And now I’m officially ticked off.

I found out today that my old high school wants to cut the music program because apparently, music is nothing but a side note in the educational process. And yeah, that pun was totally intended.

I’ll be honest, those last two years in high school were brutal for me. I felt more alone during that part of my life than I care to remember. My friends and I were making very different choices and I came to the gradual realization that sports are for people who like wearing tennis shoes and getting sweaty–two things that don’t look good on me. In a small town at a small high school, kids who don’t play sports don’t have many other options. Music was just about all there was left.

Lucky me!

Our school might have been small but the music programs rocked. If you could get past the really super lame cheap home grown sets, our drama department wasn’t half bad either. Frankly, it’s one of the reasons we want to raise our babies there. In a small town, kids have a shot at just about any extra curricular activity that interests them.

The thing about this situation that really chapsĀ  my hide is that my hands are kind of tied. My sister works at the school, so any information I get from outside sources automatically makes her look like a snitch (which she grew out of 17 years ago). I have a nice little foothold in the community thanks to my column, but in order to protect her I can do next to nothing.

But despite all of that (and to her horror), today I called the principal at the high school. My first attempt resulted in a slightly hysterical message alerting him to my horrified state of mind and determination to bring in the big horns and save the program. My second attempt was probably more intelligent.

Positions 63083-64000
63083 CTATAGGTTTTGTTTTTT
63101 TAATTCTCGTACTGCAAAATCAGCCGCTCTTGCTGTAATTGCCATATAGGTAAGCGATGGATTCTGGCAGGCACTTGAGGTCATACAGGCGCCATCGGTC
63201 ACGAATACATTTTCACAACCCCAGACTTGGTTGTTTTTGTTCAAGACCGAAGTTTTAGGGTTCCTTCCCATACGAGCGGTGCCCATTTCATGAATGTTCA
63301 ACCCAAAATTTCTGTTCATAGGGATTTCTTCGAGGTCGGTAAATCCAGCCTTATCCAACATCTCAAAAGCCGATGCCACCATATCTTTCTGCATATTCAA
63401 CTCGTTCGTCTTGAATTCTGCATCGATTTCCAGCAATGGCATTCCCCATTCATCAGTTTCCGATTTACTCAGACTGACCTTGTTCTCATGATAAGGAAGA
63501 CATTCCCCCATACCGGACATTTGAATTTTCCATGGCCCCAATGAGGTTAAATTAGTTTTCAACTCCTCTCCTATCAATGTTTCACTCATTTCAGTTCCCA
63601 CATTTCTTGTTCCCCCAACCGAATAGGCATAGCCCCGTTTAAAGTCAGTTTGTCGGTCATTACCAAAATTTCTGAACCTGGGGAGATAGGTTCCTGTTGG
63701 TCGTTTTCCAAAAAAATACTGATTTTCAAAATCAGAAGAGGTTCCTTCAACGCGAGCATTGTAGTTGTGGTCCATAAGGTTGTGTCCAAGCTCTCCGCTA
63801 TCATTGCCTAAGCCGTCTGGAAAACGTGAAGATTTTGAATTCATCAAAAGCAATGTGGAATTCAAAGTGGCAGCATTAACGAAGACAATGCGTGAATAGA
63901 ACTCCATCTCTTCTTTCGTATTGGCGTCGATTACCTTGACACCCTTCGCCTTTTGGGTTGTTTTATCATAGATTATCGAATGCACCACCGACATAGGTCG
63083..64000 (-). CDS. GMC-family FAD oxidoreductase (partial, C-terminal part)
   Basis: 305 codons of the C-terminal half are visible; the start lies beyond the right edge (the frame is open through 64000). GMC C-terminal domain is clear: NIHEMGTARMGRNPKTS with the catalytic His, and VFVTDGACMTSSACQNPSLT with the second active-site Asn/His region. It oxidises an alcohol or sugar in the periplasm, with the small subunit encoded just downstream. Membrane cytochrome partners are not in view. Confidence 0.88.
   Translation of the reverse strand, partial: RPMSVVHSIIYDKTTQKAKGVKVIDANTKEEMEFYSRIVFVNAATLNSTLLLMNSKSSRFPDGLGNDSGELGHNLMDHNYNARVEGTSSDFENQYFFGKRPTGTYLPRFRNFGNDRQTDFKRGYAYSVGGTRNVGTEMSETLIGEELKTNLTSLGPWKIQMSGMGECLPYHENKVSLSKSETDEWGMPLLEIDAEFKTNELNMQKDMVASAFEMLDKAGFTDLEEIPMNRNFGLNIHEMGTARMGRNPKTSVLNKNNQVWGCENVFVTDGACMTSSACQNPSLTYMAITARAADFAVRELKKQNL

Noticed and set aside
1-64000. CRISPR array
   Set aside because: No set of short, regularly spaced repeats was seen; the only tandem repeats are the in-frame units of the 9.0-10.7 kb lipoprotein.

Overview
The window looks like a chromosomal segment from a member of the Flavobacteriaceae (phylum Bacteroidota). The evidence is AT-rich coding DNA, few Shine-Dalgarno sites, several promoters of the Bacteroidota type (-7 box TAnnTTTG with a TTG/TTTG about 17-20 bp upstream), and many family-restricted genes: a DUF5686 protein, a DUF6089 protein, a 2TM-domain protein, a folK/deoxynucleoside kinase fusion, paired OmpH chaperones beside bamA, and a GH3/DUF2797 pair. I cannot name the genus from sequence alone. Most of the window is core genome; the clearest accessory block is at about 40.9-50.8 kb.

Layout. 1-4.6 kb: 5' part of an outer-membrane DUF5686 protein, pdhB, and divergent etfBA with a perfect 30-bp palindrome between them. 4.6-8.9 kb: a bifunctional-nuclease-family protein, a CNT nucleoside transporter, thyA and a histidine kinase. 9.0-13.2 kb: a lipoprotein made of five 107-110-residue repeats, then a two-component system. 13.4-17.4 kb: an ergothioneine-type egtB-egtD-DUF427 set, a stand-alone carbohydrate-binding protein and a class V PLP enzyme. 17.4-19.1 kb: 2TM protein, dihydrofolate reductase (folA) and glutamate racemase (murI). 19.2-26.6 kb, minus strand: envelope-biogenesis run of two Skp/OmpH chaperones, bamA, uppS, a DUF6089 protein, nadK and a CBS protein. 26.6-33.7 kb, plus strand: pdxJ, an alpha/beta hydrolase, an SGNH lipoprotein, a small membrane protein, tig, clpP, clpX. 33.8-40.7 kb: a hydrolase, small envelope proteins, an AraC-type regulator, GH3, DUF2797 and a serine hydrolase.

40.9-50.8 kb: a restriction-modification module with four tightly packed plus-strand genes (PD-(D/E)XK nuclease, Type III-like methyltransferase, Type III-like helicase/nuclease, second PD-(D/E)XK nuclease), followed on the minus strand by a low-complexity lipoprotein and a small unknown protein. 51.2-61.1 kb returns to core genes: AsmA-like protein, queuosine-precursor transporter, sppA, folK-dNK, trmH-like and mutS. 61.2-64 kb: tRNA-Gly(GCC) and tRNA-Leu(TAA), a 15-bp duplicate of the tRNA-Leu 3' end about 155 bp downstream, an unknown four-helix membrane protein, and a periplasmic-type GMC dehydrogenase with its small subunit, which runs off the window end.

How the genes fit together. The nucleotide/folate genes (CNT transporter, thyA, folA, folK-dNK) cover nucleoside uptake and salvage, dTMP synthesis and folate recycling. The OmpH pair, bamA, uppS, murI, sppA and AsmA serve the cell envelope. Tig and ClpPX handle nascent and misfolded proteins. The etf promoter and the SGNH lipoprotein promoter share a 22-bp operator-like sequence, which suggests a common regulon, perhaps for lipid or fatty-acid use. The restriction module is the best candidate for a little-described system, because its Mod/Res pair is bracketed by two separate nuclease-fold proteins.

I called back and caught him right before he listened to my message and offered up a more honey flavored opinion and some excuse about being hormonally imbalanced.

The result? Unless he’s a liar, he told me this afternoon that he has decided to keep the program going, both band and choir, even if it is only at the most basic level. And you can’t tell me a phone call or two from concerned parents didn’t play a part in that decision.

That is some rockin’ good news.

Friends, we have got to speak up more. If you believe in something then make a call, write a letter, pull the fire alarm. We might not be the decision makers, but we can sure turn on a little heat and stoke the fire. Be courageous. Our voices should be used for more than just calling the family to dinner.


  1. Valerie says:

    Glad to hear that voicing your concerns appears to have worked! Music was the turning point for my son. He started band in 5th grade, ended up getting a bachelor’s in music education, and just finished his second year as a school music teacher. His wife is also a school music teacher. They leave in 2 weeks to start work on their masters. My husband and I are very thankful in the role that music has played in his life, and are thrilled that he is pursuing a master’s degree – especially since at times we thought he’d never graduate from high school. It seems like educators would have seen enough of these type of success stories to know that music really is fundamental!

  2. These programs are always the first to go. You would think with the popularity of Glee, they would be clamoring for them! Although, those teens are rather slutty, so maybe not.

  3. This kind of thing makes me so angry!!
    The band director at my son’s school gave us some statistics about how kids that are involved in music programs have better grades and are more likely to go on to college.
    Why don’t they cut the athletic programs instead? They certainly have less to do with the “educational process” than the music programs do.

    • annie valentine says:

      I could not agree more. Scale back on the athletics a bit and invest some energy and quality teachers in the music programs.

  4. Amen to your last line. We should use our voices for good and never, ever, ever be afraid to speak up.